• One of the most popular public spaces in Rome, the magnificent, oval-shaped Piazza Navona is lined with restaurants, gelaterias, souvenir shops, and the Museo di Roma inside the Renaissance Palazzo Braschi. The city’s Baroque art is on full display here. Bernini’s Fontana dei Quattro Fiumi features exquisitely carved figures representing the world’s four great rivers, and legend has it that the figure with his arms extended is recoiling in horror from the church of Sant’Agnese in Agone by Borromini, Bernini’s rival.

    Wander down the small street next to the church and make your way toward Via della Pace, one of the city’s most picturesque streets. At the end stands the church of Santa Maria della Pace, its white portico gleaming in the sun. Make time to stop for un caffè or a glass of wine at Antico Caffè della Pace, a legendary nineteenth-century haunt still as chic as ever and one of the best places for a classic Italian aperitivo.

  • Coffee
  • cappuccinos are only drunk at breakfast. After that, order un caffè (a shot of espresso) or un caffè macchiato (a shot of espresso with a dollop of steamed milk). If you ask for a latte, you’ll simply get milk. In the hotter months, ask for un caffè freddo (cold espresso sweetened with loads of sugar) or crema di caffè (the Roman equivalent of a frappuccino).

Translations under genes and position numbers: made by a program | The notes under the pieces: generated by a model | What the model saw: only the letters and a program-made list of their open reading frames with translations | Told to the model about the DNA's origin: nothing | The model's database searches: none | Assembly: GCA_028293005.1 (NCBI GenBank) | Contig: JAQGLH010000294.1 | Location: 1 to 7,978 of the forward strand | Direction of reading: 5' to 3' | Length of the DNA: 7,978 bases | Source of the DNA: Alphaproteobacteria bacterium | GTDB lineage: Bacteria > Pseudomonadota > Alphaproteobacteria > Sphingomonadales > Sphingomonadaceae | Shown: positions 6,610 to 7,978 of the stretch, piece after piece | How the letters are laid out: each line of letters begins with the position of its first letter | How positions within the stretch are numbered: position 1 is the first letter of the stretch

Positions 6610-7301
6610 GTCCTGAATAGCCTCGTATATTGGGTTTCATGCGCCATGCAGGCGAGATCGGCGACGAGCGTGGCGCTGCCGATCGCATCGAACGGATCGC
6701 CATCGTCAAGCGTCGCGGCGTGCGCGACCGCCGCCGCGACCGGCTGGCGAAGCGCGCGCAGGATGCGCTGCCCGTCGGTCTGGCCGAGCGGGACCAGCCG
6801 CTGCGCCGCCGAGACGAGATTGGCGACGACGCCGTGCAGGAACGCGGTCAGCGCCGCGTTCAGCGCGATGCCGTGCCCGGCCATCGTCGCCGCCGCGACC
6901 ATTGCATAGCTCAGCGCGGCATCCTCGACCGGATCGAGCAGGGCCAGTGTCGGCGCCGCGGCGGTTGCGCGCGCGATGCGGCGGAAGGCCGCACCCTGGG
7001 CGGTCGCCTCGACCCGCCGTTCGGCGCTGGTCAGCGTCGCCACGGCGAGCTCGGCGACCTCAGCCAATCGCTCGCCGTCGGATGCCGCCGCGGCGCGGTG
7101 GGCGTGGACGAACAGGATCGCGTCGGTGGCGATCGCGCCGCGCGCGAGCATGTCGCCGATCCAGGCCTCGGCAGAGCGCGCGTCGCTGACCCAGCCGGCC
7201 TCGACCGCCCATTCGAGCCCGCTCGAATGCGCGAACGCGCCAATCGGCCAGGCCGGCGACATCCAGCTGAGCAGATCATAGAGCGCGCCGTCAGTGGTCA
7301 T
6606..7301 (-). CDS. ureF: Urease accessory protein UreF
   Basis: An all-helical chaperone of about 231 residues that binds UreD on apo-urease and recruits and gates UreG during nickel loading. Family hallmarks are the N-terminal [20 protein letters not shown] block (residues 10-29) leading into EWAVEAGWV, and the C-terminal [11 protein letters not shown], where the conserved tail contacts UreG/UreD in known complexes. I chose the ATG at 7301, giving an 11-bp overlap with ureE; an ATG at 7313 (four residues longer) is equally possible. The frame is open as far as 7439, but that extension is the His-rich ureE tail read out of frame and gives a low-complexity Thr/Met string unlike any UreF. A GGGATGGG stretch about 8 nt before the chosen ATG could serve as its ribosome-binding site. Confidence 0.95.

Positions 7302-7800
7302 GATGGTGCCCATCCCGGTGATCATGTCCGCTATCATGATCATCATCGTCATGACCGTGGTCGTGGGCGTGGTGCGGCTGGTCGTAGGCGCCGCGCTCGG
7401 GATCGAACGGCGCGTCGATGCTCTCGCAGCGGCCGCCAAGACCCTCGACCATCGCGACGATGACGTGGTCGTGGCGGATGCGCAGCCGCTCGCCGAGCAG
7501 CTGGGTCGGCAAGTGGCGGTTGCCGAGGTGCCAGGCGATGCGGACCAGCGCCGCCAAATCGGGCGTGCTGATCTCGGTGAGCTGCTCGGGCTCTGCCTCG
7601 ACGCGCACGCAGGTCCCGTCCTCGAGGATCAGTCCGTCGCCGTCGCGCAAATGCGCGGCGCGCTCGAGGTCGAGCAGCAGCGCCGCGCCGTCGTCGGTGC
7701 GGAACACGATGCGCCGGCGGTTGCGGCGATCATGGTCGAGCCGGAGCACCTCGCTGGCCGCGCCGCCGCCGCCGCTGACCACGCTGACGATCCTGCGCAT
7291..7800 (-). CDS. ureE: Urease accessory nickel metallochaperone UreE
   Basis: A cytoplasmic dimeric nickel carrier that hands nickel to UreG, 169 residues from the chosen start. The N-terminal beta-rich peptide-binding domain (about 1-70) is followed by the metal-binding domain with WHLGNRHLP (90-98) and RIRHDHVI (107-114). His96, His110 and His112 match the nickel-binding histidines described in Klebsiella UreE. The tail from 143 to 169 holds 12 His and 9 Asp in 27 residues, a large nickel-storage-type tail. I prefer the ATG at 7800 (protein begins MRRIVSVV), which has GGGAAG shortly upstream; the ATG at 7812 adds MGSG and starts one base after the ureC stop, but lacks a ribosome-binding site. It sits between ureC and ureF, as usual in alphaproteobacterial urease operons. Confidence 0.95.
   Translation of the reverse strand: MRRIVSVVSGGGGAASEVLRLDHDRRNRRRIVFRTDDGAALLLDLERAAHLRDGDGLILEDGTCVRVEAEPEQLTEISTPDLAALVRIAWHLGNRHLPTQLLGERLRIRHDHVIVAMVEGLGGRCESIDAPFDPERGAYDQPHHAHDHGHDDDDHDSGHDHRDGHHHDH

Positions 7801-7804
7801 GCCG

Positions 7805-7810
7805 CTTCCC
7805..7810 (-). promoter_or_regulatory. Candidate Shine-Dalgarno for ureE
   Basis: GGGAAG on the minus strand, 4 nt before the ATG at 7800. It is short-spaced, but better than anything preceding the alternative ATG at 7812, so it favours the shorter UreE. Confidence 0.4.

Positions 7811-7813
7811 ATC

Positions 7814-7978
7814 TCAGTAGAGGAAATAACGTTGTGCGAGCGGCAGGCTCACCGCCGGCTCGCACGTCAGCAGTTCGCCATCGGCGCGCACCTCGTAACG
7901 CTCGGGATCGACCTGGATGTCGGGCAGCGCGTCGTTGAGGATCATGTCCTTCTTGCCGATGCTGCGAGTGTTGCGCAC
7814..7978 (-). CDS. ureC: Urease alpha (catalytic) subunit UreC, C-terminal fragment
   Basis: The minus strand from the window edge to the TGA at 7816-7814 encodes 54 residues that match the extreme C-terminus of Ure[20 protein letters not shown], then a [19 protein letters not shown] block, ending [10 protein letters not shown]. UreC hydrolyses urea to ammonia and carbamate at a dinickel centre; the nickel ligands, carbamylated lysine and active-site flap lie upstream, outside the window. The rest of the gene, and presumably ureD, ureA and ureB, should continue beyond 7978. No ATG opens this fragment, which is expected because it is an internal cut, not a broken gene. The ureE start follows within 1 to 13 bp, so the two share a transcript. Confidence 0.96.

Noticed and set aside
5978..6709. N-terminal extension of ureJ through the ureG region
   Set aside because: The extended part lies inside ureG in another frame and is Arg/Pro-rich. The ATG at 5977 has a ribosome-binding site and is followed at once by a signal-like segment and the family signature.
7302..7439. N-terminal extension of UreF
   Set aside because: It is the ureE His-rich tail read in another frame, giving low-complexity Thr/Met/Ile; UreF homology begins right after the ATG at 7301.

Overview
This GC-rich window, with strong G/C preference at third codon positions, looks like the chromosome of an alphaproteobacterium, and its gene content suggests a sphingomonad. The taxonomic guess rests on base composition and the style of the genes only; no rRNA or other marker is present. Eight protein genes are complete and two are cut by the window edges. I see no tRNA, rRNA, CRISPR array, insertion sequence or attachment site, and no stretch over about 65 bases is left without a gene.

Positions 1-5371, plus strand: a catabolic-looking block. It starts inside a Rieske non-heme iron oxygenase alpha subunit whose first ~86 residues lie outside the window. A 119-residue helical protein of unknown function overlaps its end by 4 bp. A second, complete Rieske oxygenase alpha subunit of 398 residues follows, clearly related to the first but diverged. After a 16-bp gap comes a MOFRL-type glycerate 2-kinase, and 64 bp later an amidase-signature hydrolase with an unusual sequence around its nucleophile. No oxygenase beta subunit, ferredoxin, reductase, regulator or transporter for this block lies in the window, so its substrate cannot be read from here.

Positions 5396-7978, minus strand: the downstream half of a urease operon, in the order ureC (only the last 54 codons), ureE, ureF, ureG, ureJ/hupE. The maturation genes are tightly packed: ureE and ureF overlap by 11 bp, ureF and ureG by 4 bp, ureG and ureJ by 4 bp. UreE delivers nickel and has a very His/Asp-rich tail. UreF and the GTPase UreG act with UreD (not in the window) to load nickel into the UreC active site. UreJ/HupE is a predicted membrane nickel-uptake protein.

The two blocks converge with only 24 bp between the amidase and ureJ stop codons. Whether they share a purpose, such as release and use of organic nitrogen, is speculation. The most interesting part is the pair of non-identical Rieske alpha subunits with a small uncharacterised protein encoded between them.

Two of the most famous cafés—Tazza d’Oro and Caffè Sant’Eustachio—hold a fierce rivalry and are just blocks from each other. Try them both and see which you prefer.

  • Gelato
  • Giolitti, a few blocks from the Pantheon, is the city’s best old-school gelateria. It’s been around since 1900 and serves dozens of flavors in a rainbow of hues. If you’re getting yours to go—and it’s less expensive if you do—line up at the cashier and pay before ordering. A small cone gets you two flavors plus whipped cream.

  • Jewish Ghetto
  • The Jewish Ghetto, full of distinct charms, forms a small area between Campo de’ Fiori and Piazza Venezia. From the Renaissance until the nineteenth century, its gates were locked after sunset. Today it still feels distinct from other neighborhoods because of its concentration of Jewish restaurants, shops, and bakeries. Ristorante Piperno is one of the oldest and best places to get carciofi alla giudia (Jewish artichokes), which are fried whole and absolutely delicious. Also try the fiori di zucca (fried stuffed zucchini flowers).


Pictures taken with iPhone 6